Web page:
Shortly after the end of World War II, the United States military established schools for the children of its service men and women stationed in Europe and the Pacific. Schools for children of military members stationed at various bases in the United States were already well-established. First administered by the military branches they served, the growing number of schools was soon transferred to civilian managers, then organized into two separate but parallel systems: the Department of Defense Dependents Schools (DoDDS) overseas, and the Department of Defense Domestic Dependent Elementary and Secondary Schools (DDESS) in the United States. In 1994 the two systems were brought together under an umbrella agency, the Department of Defense Education Activity (DoDEA).
The DoDEA instructional program provides a comprehensive prekindergarten through 12th grade curriculum that is dedicated to attaining highest student achievement for all students. Currently 100% of DoDEA schools are accredited and in good standing with their regional accrediting agency. Students consistently achieve high scores in the National Assessment of Educational Progress and above the national average on standardized assessments. Minority students have been especially successful, scoring at or near the highest in the nation in mathematics.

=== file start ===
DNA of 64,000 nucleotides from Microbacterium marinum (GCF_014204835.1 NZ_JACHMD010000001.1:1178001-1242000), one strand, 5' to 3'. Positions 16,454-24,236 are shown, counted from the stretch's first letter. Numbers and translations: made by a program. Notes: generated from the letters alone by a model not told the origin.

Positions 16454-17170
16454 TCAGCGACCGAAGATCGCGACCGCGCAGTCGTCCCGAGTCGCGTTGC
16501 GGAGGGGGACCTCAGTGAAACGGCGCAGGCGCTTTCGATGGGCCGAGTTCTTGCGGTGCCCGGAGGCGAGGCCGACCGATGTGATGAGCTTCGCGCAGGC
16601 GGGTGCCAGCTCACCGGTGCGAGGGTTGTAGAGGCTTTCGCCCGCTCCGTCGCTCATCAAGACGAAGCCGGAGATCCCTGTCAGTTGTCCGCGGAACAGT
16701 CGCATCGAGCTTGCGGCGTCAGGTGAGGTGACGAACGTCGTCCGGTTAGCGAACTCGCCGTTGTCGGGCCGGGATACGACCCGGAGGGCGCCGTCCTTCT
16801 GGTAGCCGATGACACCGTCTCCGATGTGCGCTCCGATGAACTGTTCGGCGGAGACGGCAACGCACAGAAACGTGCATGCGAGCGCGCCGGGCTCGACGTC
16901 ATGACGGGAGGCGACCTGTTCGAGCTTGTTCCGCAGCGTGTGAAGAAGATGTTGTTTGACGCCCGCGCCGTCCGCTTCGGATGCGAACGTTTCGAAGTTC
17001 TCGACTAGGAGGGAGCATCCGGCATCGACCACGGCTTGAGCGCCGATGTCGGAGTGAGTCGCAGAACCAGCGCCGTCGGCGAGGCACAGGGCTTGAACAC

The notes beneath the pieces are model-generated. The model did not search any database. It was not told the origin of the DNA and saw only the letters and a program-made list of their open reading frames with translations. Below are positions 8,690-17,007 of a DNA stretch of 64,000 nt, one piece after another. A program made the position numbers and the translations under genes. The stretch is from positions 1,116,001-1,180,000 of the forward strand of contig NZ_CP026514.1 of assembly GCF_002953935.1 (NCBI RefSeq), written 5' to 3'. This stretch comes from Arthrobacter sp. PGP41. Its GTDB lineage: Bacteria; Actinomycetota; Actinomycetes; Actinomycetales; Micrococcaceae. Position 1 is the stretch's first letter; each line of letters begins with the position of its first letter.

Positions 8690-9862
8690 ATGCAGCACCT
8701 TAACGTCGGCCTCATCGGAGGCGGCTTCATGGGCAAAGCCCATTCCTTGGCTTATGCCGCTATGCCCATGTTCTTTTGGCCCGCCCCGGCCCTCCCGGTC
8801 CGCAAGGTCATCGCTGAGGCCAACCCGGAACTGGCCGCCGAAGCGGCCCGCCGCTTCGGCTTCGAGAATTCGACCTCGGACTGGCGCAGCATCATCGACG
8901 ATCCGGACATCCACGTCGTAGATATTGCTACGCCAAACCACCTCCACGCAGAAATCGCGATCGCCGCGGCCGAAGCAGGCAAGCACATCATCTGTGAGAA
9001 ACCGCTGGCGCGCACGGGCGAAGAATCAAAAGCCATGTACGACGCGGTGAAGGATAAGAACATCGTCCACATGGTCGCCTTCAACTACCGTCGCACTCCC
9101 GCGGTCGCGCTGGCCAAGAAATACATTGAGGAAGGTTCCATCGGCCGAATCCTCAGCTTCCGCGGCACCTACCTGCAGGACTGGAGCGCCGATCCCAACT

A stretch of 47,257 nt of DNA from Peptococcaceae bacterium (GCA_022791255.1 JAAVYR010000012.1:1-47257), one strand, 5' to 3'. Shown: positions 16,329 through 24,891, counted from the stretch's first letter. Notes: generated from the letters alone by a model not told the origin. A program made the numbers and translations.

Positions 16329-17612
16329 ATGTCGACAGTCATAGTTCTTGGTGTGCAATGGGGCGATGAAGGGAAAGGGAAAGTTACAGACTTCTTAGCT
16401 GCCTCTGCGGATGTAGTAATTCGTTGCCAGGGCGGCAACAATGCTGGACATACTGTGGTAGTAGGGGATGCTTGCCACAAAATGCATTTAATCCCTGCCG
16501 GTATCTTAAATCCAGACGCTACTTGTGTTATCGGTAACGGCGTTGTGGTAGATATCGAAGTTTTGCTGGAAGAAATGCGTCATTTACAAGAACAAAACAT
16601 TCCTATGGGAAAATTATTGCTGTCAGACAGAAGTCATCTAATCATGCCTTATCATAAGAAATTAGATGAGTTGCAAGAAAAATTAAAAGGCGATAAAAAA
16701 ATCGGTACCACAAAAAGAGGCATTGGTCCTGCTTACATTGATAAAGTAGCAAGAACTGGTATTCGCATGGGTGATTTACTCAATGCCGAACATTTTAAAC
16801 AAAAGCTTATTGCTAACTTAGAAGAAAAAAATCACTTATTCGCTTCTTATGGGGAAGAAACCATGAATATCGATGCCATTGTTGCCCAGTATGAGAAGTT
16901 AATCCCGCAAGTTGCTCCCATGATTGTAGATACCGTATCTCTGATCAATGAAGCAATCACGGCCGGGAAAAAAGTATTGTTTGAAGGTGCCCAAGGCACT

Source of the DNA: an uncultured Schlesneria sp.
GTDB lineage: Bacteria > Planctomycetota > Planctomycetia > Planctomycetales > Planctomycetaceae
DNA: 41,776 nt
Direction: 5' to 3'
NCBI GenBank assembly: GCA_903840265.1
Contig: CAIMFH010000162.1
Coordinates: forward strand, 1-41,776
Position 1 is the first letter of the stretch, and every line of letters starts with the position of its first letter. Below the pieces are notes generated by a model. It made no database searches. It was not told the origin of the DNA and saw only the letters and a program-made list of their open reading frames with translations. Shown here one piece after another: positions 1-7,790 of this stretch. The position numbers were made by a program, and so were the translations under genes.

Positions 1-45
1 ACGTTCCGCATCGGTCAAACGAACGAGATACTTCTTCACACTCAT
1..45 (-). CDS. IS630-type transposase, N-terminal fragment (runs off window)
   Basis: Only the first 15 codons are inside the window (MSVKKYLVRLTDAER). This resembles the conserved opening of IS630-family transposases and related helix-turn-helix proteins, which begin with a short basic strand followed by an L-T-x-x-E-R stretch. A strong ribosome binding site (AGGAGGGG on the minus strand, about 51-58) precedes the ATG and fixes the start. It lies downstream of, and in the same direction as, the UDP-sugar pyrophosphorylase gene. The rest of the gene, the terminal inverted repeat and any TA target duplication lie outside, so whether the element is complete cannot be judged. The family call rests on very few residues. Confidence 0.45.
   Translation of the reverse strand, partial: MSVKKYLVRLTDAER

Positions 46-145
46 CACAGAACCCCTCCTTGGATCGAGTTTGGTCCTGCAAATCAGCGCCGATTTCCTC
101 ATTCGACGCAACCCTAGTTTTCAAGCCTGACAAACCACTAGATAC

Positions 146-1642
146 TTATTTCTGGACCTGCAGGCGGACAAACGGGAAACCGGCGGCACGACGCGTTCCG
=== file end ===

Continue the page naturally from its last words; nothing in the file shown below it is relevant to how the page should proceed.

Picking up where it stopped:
DoDEA measures student progress with multiple performance-based assessments. The TerraNova standardized test provides DoDEA with results that it can compare to a nation-wide sample. DoDEA students also take the National Assessment of Educational Progress (NAEP), which provides comparisons of student achievement in reading, writing, math, and science. All DoDEA schools are accredited by the North Central Association Commission on Accreditation and School Improvement (NCA CASI) or the Southern Association of Colleges and Schools Council on Accreditation ans School Improvement (SACS CASI), which provide each school with an independent evaluation.
Schools submit annual reports of data, and every five years they host an on-site validation visit led by education experts from the United States. Following the on-site visits, the experts send a report that includes recommendations for improvements to each of the schools visited. DoDEA also conducts internal monitoring of educational programs to ensure high-quality implementation of new programs and overall effectiveness of existing programs. Monitoring activities may include, but are not limited to the following activities: surveys, interviews, focus groups, classroom observations and the analysis of achievement and training data.
Currently 100% of DoDEA schools are accredited and in good standing.